Sunday, June 14, 2009

the significance of the ikkarim

Based on the chiddush of R' Chaim Soloveitchik we can better explain the significance of the ikakrim. The problem with the Rambam's list (as noted by the Sefer haIkkarim) is that if it means to include only fundamental principles, it is too broad; if it means to include all necessary beliefs, it is far too narrow -- not everything a Jew is required to believe is included in the ikkarim. So what makes these 13 special?

R' Chaim held that the ikkarim must be affirmatively believed. It is not the sin of denial which makes one into an apikores (in which case context and cause would be valid considerations), but it is the lack of positive affirmation, which no excuse can substitute for, which seperates believer from heretic. Even if one does not affirm the ikkarim because of a misunderstanding or lack of knowledge, that failure practically sets one apart from the Jewish people. Other beliefs may be no less fundamental, but it is only the sin of intentional denial which would violate the prohibition against minus.


  1. Chaim,

    The chiddush doesn't answer the question; it merely extends it - what makes these 13 so special that the rules of minus are different for them than for any other fundamental principle?

  2. That type of "why" question is outside the scope of what a Brisker like R' Chaim would investigate. All Brisk is concerned with is categorization. The problem the Ikkarim raises is what makes these ikkarim distinct from other beliefs. Once it can be demonstrated that the ikkarim are a unique halachic category and there are resulting ramifications, the game is over. Why things fall into one category or another, why something is a chovas hagavra rather than a din in the cheftza, that's philosophy and not lomdus.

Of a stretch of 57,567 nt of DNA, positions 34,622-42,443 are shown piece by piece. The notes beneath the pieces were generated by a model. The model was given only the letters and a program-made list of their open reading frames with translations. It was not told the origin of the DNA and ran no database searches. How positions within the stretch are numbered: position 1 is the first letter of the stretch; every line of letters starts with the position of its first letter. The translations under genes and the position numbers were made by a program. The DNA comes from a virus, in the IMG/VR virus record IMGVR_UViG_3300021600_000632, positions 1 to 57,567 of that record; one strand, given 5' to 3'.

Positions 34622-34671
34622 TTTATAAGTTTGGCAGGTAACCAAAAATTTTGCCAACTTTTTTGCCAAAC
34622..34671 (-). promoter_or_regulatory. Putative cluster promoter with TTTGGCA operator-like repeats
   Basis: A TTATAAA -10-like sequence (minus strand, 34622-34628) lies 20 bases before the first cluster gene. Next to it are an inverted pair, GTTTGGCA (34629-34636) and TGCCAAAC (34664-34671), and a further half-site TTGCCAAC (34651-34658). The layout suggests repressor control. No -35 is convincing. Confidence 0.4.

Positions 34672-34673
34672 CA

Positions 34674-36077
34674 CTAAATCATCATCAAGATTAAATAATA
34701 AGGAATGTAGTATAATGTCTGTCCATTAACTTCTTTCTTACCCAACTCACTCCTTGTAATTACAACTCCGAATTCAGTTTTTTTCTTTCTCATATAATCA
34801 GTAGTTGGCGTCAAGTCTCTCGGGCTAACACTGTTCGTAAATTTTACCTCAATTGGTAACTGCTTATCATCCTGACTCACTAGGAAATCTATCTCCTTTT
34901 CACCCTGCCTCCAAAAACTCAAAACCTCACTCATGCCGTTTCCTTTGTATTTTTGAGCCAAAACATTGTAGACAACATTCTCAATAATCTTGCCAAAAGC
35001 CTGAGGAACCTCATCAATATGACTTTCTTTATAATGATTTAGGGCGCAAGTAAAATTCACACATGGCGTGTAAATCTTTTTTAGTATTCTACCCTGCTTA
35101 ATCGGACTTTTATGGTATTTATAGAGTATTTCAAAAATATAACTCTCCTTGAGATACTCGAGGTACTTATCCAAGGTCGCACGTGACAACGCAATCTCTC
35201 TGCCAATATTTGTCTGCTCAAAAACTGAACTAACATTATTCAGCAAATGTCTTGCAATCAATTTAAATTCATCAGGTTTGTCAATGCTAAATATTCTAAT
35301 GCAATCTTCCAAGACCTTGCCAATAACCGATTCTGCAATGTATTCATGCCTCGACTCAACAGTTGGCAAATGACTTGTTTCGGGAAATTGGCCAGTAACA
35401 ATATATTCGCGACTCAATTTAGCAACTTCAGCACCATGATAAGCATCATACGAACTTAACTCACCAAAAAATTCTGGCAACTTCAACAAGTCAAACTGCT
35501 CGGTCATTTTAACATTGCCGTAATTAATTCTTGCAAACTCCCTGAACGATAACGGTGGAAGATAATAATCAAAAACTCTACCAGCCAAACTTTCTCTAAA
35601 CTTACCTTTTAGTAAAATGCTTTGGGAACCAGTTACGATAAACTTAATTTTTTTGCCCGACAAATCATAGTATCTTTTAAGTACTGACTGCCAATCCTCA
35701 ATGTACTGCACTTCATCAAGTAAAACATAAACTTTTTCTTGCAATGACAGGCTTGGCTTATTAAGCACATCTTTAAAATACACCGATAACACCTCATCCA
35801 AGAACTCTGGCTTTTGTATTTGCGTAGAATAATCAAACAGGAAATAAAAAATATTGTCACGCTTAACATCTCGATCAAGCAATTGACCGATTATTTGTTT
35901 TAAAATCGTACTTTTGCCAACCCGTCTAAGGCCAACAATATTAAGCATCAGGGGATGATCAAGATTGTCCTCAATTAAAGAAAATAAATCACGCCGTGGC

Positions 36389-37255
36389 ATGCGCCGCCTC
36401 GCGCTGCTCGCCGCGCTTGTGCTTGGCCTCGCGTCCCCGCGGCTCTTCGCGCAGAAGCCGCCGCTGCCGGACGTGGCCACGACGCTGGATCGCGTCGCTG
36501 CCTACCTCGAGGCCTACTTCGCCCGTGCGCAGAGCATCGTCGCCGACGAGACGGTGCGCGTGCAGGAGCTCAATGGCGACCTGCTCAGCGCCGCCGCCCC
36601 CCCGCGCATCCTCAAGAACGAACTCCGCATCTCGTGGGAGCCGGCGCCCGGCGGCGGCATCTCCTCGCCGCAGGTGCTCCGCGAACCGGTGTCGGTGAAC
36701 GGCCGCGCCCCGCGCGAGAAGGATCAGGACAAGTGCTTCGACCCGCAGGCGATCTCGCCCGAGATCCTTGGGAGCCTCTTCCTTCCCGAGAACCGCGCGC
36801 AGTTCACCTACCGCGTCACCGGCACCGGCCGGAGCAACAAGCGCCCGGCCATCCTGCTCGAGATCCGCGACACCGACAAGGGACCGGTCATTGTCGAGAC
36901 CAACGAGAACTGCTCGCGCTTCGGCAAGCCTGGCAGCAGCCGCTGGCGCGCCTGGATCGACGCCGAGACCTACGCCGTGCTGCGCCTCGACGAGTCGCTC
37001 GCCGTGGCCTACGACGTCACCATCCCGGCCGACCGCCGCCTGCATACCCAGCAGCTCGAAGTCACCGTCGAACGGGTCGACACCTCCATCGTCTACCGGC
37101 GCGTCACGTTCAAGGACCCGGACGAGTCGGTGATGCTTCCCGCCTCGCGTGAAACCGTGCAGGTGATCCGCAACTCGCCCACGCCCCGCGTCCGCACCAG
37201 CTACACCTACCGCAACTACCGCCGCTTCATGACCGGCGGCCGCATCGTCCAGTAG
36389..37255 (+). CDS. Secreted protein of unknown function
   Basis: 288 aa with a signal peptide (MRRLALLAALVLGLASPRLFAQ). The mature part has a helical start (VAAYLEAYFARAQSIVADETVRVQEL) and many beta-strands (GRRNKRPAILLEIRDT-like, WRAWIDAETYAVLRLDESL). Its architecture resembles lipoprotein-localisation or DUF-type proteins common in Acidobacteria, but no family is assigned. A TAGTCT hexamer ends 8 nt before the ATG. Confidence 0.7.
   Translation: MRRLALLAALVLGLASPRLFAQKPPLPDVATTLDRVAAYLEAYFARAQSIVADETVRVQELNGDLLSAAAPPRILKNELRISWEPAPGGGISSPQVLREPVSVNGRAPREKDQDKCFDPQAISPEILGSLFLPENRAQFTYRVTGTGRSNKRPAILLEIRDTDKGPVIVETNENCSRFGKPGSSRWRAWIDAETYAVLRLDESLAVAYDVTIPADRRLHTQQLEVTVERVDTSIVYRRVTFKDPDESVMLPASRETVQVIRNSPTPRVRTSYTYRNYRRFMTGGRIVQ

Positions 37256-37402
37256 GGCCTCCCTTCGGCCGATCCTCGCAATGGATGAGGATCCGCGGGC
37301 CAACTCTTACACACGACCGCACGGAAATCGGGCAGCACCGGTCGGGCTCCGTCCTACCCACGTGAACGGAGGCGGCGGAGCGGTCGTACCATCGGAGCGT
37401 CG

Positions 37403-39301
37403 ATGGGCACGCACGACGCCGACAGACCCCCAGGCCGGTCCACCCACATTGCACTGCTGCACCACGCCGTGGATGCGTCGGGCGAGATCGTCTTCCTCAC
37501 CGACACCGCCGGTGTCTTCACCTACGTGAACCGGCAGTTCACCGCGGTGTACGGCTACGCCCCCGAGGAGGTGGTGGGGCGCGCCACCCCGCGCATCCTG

There is a long footnote in the Sefer haIkkarim that tries to give an answer to what you are asking, but it's speculative. I don't know an answer based on text proof.

  3. The question isn't a "why" so much as a "what" - what is the difference between these 13 ideas and the rest, what is their commonality v. the remainder (i.e. how are they categorized). What you've pointed to is a ramification of the categorization - category A has minus via failure of belief, while category B only in affirmative denial - but not the principle on which they are categorized.

    The conclusion that they are in a different category also doesn't require the chiddush, as that is clear from the formulation of them as the "13 Ikkarim"

    (Sorry, don't really have a clue what the answer might be . . . just unsatisfied that one has been reached :)

    (BTW, wanted to make sure you saw my belated response on the "rationalist" post - spent sunday with the family :)

  4. Tuvia7:08 PM


    I am working on my Judaism now for years --- I find the ikkarim to be strange: they are "one liners" that don't seem to encapsulate the truth of the Jewish tradition.
    I read the book The Limits of Orthodox Theology, by Prof. Marc Shapiro -- he goes into it exhaustively.
    Can you enlighten me on this? I believe Prof. Shapiro is (probably) pushing his own point at times -- not being sensitive to aspects of the tradition -- but still, even an ikkur about the Torah we have being the same as the one Moshe Rebainu received seems, on the face of it, not accurate -- that is, even looking from within the Jewish tradition, there seems to be a discrepancy between that statement and the history as presented by the Talmud, and the findings of variations between Torah scrolls (both by scientists and rabbaim).

    So I find it definitely confusing!

    Look forward to your response,

    PS:In that book by Shapiro he mentions the idea of rabbaim not accepting even the word of gedolim that there can and have been discrepancies between Torah scrolls that needed adjudicating. That too is weird; Judaism has a process for adjudicating -- that alone tells us not all Torah scrolls were identical. And yet Prof. Shapiro recollects that, even now, there are Rabbaim who seem to believe that there never was any doubt about the text's accuracy? What can this mean?